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This page has been designed to direct researchers to key guidance, tools and resources to support the process of conducting a Scoping Review. Relevant information may also be found in our Health Sciences Review Articles guide that includes details on Literature Reviews, Systematic Reviews, and Other Types of Reviews.

The video below provides an overview of the resources found on this page.

What Are Scoping Reviews?

  • "Scoping reviews are a type of evidence synthesis that aims to systematically identify and map the breadth of evidence available on a particular topic, field, concept, or issue, often irrespective of source (ie, primary research, reviews, non-empirical evidence) within or across particular contexts. Scoping reviews can clarify key concepts/definitions in the literature and identify key characteristics or factors related to a concept, including those related to methodological research." Munn, Pollock, D., Khalil, H., Alexander, L., Mclnerney, P., Godfrey, C. M., Peters, M., & Tricco, A. C. (2022). What are scoping reviews? Providing a formal definition of scoping reviews as a type of evidence synthesis. JBI Evidence Synthesis, 20(4), 950–952. 

  • A scoping review of scoping reviews found that the three most common reasons for conducting a scoping review were to explore the breadth or extent of the literature, map and summarize the evidence, and inform future research. The indications for scoping reviews are listed below:
    • As a precursor to a systematic review.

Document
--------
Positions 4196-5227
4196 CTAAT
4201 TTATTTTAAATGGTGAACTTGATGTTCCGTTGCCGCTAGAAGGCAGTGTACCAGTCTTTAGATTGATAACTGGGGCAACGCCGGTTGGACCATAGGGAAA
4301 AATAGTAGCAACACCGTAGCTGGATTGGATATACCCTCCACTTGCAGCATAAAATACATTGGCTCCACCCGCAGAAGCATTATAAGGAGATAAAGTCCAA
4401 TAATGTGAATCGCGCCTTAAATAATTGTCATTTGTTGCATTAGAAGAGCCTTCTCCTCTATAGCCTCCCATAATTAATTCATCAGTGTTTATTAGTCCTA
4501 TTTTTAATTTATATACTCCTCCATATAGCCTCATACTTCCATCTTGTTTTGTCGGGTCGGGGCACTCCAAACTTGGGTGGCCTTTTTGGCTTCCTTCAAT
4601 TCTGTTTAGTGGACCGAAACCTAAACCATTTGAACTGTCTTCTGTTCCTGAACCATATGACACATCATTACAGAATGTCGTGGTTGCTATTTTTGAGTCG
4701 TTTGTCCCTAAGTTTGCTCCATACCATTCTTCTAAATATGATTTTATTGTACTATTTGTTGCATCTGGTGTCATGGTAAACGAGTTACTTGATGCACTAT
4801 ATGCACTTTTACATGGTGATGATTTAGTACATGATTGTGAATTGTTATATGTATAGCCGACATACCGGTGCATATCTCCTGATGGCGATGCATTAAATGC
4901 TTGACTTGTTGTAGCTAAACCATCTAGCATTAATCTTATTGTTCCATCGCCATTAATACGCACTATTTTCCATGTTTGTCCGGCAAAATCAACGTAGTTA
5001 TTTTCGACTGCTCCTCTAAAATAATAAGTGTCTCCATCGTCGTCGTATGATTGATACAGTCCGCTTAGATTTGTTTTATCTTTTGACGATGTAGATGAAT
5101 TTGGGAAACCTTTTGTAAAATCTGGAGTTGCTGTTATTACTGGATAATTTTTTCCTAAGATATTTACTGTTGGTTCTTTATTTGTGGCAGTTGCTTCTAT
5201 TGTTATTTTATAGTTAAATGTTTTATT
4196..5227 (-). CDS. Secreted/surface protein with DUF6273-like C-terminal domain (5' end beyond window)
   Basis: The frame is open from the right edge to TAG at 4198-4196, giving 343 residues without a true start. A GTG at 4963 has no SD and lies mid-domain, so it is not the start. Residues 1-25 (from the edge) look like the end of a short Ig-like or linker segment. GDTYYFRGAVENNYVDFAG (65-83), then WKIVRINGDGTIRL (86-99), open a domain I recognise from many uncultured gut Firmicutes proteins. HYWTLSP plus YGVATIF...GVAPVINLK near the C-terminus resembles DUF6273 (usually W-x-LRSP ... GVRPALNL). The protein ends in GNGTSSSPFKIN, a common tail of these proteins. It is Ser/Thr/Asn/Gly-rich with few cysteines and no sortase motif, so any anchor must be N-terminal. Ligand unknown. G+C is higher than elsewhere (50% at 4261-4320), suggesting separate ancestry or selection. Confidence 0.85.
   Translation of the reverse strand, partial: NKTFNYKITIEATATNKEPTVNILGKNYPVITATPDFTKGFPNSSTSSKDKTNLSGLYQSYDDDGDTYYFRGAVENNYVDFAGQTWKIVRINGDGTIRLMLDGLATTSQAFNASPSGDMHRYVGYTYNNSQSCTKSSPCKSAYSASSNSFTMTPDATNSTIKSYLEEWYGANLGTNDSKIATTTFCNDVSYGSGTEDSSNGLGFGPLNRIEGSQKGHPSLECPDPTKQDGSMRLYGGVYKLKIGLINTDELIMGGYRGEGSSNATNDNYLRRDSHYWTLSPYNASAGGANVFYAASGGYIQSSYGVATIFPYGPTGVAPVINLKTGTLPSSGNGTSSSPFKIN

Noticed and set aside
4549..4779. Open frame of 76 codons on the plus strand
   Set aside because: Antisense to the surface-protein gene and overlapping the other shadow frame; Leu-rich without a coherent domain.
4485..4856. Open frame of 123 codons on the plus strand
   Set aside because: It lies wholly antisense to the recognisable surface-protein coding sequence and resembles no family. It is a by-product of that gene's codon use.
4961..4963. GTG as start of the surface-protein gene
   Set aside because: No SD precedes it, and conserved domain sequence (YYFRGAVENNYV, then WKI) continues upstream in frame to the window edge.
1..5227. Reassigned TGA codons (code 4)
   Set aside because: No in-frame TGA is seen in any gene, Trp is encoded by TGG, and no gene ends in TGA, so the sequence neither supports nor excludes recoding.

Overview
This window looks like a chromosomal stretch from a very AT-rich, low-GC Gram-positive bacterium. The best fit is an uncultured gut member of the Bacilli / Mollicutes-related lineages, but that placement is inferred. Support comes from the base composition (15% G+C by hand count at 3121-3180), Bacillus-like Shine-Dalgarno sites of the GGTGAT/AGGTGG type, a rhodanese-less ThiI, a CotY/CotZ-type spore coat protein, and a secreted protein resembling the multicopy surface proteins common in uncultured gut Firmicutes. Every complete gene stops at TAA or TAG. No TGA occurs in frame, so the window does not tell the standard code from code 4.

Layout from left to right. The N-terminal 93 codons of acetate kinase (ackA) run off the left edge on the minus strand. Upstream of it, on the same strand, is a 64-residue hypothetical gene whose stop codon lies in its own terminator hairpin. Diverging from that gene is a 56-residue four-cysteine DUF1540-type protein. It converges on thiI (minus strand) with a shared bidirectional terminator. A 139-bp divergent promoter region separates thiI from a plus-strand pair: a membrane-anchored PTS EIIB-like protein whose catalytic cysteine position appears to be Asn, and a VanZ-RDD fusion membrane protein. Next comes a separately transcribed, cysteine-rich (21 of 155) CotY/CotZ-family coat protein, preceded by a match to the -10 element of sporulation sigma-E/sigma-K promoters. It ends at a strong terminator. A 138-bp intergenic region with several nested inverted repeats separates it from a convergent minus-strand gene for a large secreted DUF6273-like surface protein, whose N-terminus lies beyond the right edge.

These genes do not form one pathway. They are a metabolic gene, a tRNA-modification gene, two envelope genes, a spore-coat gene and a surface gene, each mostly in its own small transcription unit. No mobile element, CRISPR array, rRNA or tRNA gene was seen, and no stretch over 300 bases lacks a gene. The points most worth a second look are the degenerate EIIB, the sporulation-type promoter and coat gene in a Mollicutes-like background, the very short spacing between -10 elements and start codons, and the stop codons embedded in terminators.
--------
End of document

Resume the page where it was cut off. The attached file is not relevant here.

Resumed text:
• To identify the types of available evidence in a given field.

    • To identify and analyse knowledge gaps.

    • To clarify key concepts/ definitions in the literature.

    • To examine how research is conducted on a certain topic or field.

    • To identify key characteristics or factors related to a concept.

Munn, Peters, M. D. J., Stern, C., Tufanaru, C., McArthur, A., & Aromataris, E. (2018). Systematic review or scoping review? Guidance for authors when choosing between a systematic or scoping review approach. BMC Medical Research Methodology18(1), 143–143. 

Is a Scoping Review Right for You?

There are many types of review methodologies. Read Grant and Booth's article below to learn more about 14 different types of reviews. Use the Interactive Tool to determine whether a Scoping Review is the right method for you. 

Getting Started - Overview of the Process

If you are just getting started, the JBI Scoping Review Infographic provides a succinct overview of the process. The JBI (Joanna Briggs Institute) Scoping Review Network video provides more robust insight. The video goes over the latest 2020 guidance and explains how to conduct and report your scoping review.

Scoping Review Resources

An a priori protocol must be developed before undertaking the scoping review. A scoping review protocol pre-defines the objectives, methods, and reporting of the review and allows for transparency of the process.

The protocol should detail the criteria that the reviewers intend to use to include and exclude sources of evidence and to identify what data is relevant, and how the data will be extracted and presented.

The protocol provides the plan for the scoping review and is important in limiting the occurrence of reporting bias. Any deviations of the scoping review from the protocol should be clearly highlighted and explained in the scoping review.